My Nana lived to be 93. What if I do too?

Nana with Baby JoanMy Nana was my mother’s mother.

Born in 1906, she was a true product of her time — a hard working mother and wife who never complained and lived to serve.

Her husband suffered terribly from a sad and sickening case of alcoholism that paired with his chain smoking eventually led to his early death from throat cancer.

He died when he was only 58 and she was 60. Nana went on to live 33 more years as a single, retired woman.

Can you imagine living 33 years as a single, retired woman? How could she afford it?

The answer is… she couldn’t.

I didn’t know much about my Nana’s financial story until last night when I started talking to my mom about this campaign we’re running with Genworth Financial.

I called up my mom and said, “Mom, I’m writing a post about Long Term Care and I don’t know anything about it. Do you have Long Term Care? Did Nana? How long did she live without any income? How did she afford to live? Who paid for her nursing home?”

I was full of questions. I’d never thought of the cost of Nana living so long and suddenly I wanted to know the whole story.

My mom and I talked for a couple hours and she told me stories I’d never heard before about her childhood, her parents’ marriage, her father’s death and her mother’s financial struggles.

Nana worked as a full time stay-at-home mother when her two daughters were little, but then returned to work as a bookkeeper when her daughters were in high school and the family needed additional income.

Nana with Susan and JaniceWhen she did retire from a paid job, she worked as a volunteer for more organizations and charities than anyone could keep track of. I remember riding along with her as she drove “Meals-on-Wheels” dinners around to folks her own age that needed assistance.

My mom said that you needed an appointment to talk to her because she was always out volunteering somewhere.

As so many women do, Nana looked after everyone else and even used her savings to help her grown daughters and her grandchildren throughout the years.

When she was around 85 years old, Alzheimer’s had taken its evil grip, and she wasn’t safe living alone.

She was moved into a nursing home.

She lived there until she was 93 years old. But by the end she didn’t know who she was or where she was and she didn’t have enough money to pay to be there.

NanaThankfully, she was safe in a nursing home in Kamloops, BC, Canada at a time when the government was still able and willing to help an old lady cover her nursing home bill.

These days we’re being warned that our governments likely won’t have enough money to bail us out at the end.

That thought scares me.

Could I afford to live 33 years as a single, retired woman? What if there’s no government assistance to help me if I live to 93 and run out of money?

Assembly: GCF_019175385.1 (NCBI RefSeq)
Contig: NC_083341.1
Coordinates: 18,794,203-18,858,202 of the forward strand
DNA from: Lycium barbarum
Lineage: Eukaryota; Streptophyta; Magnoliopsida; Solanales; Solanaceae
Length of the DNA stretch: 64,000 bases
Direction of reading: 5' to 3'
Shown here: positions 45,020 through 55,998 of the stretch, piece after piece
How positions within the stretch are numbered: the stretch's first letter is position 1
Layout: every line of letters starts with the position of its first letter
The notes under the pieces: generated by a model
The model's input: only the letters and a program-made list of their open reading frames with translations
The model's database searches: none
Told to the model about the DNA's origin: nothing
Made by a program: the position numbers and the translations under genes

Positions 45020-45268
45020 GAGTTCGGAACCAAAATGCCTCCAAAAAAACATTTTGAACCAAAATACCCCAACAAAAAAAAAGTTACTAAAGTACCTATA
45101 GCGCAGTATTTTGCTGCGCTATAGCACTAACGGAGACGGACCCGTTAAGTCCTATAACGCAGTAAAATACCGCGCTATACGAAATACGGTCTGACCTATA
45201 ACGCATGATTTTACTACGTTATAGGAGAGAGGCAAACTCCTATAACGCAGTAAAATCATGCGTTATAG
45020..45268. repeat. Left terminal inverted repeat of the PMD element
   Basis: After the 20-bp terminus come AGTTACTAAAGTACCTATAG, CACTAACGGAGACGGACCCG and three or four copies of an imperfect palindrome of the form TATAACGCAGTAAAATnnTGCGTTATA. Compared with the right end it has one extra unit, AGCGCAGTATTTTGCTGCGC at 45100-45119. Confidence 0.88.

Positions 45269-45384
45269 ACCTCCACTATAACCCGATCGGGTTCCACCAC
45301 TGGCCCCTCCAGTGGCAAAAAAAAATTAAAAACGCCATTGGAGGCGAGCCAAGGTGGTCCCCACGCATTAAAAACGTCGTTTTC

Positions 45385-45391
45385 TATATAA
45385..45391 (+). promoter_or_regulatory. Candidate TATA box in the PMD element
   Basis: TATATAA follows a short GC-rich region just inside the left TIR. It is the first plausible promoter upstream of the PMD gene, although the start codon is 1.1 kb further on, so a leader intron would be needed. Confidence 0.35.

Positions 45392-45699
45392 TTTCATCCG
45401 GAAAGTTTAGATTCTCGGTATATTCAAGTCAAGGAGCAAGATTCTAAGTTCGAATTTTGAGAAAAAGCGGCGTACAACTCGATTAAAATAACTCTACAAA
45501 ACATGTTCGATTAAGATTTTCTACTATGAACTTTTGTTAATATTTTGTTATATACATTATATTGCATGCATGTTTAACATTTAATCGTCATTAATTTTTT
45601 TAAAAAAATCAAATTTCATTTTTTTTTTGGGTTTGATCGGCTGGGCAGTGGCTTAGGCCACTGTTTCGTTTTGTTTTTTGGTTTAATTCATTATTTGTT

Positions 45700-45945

It’s scary stuff… but we need to think about it. As individuals, communities and nations… getting old is expensive business.

Who is going to pay for it?

Disclosure: This post is part of a compensated campaign with Genworth Financial. Together we hope to educate and empower women to take an active role in planning their families’ financial futures.

Written by Susan Carraretto, co-founder of 5 Minutes for Mom.
Wanna chat? Find me at: @5minutesformom, @susancarraretto and


  1. says

    We just buried my husband’s grandfather last week — on his 92nd birthday! My 91 year old grandmother is still living at home (though I’m not sure she should be), and my husband has another grandmother in her late 80’s living at home doing well.

    It’s definitely something to think about, because it’s expensive, and obviously longevity runs on both of our sides as well.

    • says

      Wow…. that is some longevity running in those genes! How remarkable that your 91 yr old grandmother is still at home.

      What a blessing that your children get to have so many grandparents.

    • says

      Yes, it usually does fall to the adult children to look after the aging parents and so it’s important for us to plan for that in our our financial planning.

  2. says

    You know what’s scary to me? THe fact that my in-laws are nearing the age of needing assistance. I don’t look forward to those years, both from the child’s perspective and later as the aging parent. It seems so far away, but everything happens so much faster than you’d ever imagine!

  3. says

    my great grama lived to be 96 and my great grampa had died the year i was born… so she was without him for like 19 years. i wonder how she did it too.

  4. says

    I’ve never really thought about how my great-grandmothers lived for so long after their husbands died. My grandmothers both worked and received pensions. My mom’s parents also invested a lot in property, then as they got older, they would sell a piece at a time to replenish their bank accounts. They sacrificed a lot to be able to buy and maintain those properties, but I think as a percentage of income, that’s a lot more expensive to do now than it was then — primarily because of insurance and property tax increases. I’m fortunate in that my mother, who’s in her 70s, has her health care taken care of because of my dad’s military career, but I do worry about how I will take care of her as she gets older and what will happen to me and my husband when we get to that point.

    Thanks for a great post!

  5. says

    My grandma Winnie is 99 and has dementia. My mom and aunt split time living with her and the grandkids have a rotating schedule so she’s not left alone. We have found two different government programs to pay for nurses to visits and to pay one of my cousins who comes three days a week. She had lots of kids and grandkids and we are lucky that we are able to keep her home, but I know I don’t want my kids to do it for me.


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